December 18, 2009

Let's Play...

...why's my bookbag (or e-reader equivalent) so damn heavy?

From Buzz by Stephen Braun:
"Modern neuroscience suggests that it would be a mistake to discount the multiplicity of the mind, to forget that one's conscious self is not one's entire self, and to ignore the power of the nonrational forces within us.

This deep dichotomy between reason and irrationality can be seen in the world's tremendous appetite for alcohol and caffeine. Alcohol is liberator of the irrational. Caffeine is the stimulator of the rational. It would appear that the human spirit craves both poles and turns to these most familiar drugs to achieve those ends."

From George Rutler's The Cure d'Ars Today: St. John Vianney:
The remains of his body lie in a glass case over an altar in Ars...Anglo-Saxons find this custom of displaying saints odd, and even offensive. It is a crystal-clear exposition of death, and more cerebral people prefer to keep the most graphic facts of life opaque; they do not want to think of death as a fact of life. The graphic display of a corpse is the one kind of exhibitionism still generally considered degrading. But what seems morbid to the mundane conscience is vital to the transcendent conscience. One gets muddled trying to combine the two the wrong way: sacramentalism is a right kind of transcendent earthiness, but materialism issues in a vapidity. The embalmed relics of Lenin and Mao are shadowy and grotesque parodies of the saintly cults. The totalitarian and the saint both recumbent should attack any fair sense of equipoise.

* * *

Heroes are better than we are; saints are better than themselves. That is, saints become the ultimate pragmatists by making themselves totally available to God's original design for men. The hero imposes his will on nature as an act; the saint imposes God's will on nature as a state. In the case of the hero, heroism is deed; it is a way of being for the saint. "We have a treasure,then, in our keeping, but its shell is of perishable earthenware; it must be God, and not anything in ourselves, that gives it its power" (2 Cor 4:7).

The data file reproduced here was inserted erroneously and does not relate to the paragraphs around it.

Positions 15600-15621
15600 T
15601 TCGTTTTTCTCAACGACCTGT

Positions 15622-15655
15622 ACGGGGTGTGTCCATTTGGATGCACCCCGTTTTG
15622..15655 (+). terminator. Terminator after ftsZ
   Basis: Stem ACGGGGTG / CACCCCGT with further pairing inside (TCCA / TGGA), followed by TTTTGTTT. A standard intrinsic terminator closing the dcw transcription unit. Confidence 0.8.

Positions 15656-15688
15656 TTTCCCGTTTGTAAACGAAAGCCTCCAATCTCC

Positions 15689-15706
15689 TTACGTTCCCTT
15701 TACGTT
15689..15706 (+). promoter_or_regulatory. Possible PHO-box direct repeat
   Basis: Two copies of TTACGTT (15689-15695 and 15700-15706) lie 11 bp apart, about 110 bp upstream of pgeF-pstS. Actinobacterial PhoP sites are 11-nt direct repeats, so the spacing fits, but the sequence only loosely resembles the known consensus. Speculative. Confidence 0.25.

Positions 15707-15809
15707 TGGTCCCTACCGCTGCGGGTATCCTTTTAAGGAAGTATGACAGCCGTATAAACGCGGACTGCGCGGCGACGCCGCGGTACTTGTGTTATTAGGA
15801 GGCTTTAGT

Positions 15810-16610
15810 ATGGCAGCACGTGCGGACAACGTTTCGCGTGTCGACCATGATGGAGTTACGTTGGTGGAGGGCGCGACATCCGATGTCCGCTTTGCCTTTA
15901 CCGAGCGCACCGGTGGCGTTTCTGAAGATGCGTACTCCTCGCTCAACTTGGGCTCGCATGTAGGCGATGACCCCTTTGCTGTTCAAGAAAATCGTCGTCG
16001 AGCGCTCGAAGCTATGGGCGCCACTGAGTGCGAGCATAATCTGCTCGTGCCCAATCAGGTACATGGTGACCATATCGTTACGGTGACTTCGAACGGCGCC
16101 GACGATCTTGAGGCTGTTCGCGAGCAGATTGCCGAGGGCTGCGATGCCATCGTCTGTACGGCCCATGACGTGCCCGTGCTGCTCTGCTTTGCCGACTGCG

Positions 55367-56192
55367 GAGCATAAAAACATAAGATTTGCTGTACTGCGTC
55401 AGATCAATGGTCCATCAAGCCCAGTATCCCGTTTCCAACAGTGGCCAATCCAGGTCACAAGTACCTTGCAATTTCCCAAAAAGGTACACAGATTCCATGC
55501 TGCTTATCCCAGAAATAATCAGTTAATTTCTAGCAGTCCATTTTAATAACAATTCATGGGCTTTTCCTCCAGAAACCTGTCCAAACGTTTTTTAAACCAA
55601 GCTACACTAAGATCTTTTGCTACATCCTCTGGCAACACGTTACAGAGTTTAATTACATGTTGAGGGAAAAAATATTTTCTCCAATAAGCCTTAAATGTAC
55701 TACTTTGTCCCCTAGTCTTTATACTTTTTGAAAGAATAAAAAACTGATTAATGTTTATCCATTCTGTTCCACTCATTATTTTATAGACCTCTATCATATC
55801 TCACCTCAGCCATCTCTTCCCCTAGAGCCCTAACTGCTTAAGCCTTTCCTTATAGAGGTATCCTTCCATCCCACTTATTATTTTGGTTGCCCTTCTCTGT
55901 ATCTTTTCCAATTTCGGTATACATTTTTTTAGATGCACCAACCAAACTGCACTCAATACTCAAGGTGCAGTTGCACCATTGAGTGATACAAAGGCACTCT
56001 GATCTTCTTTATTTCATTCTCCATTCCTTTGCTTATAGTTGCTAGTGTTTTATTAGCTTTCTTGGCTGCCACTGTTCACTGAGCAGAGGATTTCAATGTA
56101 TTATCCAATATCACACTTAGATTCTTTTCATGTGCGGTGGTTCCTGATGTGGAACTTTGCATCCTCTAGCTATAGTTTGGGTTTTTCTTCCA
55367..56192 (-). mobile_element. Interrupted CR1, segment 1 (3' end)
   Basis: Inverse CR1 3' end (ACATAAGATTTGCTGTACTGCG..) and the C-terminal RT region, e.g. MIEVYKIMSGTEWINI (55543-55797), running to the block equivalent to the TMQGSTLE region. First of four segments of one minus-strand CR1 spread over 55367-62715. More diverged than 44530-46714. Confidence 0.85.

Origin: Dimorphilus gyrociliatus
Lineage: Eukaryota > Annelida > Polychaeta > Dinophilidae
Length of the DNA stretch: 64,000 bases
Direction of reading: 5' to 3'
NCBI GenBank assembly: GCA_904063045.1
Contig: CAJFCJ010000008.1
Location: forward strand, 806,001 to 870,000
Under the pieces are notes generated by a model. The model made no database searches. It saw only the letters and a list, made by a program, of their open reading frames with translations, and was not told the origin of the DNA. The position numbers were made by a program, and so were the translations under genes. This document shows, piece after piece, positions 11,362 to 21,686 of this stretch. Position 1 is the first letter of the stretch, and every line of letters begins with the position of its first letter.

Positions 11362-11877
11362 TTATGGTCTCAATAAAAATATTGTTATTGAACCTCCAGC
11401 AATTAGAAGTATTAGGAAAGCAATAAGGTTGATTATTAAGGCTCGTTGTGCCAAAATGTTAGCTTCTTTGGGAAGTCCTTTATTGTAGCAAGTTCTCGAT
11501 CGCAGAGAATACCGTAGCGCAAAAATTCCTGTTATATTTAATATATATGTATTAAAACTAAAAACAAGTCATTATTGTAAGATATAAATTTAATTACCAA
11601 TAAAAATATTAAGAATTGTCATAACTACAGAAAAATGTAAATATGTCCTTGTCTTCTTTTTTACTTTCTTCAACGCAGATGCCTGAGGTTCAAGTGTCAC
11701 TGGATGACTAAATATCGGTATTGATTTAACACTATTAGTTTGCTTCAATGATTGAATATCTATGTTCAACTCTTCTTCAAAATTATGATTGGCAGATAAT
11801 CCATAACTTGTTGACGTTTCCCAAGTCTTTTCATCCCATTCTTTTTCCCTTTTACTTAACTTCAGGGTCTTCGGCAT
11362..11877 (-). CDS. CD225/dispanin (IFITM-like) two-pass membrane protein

From Charles Dickens by GK Chesterton:
A definite school regarded Dickens as a great man from the first days of his fame: Dickens certainly belonged to this school. In reply to this question, "Why have we no great men to-day?" many modern explanations are offered. Advertisement, cigarette-smoking, the decay of religion, the decay of agriculture, too much humanitarianism, too little humanitarianism, the fact that people are educated insufficiently, the fact that they are educated at all, all these are reasons given. If I give my own explanation, it is not for its intrinsic value; it is because my answer to the question, "Why have we no great men?" is a short way of stating the deepest and most catastrophic difference between the age in which we live and the early nineteenth century; the age under the shadow of the French Revolution, the age in which Dickens was born.

The soundest of the Dickens critics, a man of genius, Mr. George Gissing, opens his criticism by remarking that the world in which Dickens grew up was a hard and cruel world. He notes its gross feeding, its fierce sports, its fighting and foul humour, and all this he summarises in the words hard and cruel. It is curious how different are the impressions of men. To me this old English world seems infinitely less hard and cruel than the world described in Gissing's own novels. Coarse external customs are merely relative, and easily assimilated. A man soon learnt to harden his hands and harden his head. Faced with the world of Gissing, he can do little but harden his heart. But the fundamental difference between the beginning of the nineteenth century and the end of it is a difference simple but enormous. The first period was full of evil things, but it was full of hope. The second period, the fin de siécle, was even full (in some sense) of good things. But it was occupied in asking what was the good of good things. Joy itself became joyless; and the fighting of Cobbett was happier than the feasting of Walter Pater. The men of Cobbett's day were sturdy enough to endure and inflict brutality; but they were also sturdy enough to alter it. This "hard and cruel" age was, after all, the age of reform.

1 comment:

Toronto Stucco said...

Mind stimulating posts. After a day of facing the mundane, it's always nice to sit in front of my computer and absorb this kind of writing to integrate depth into my personality.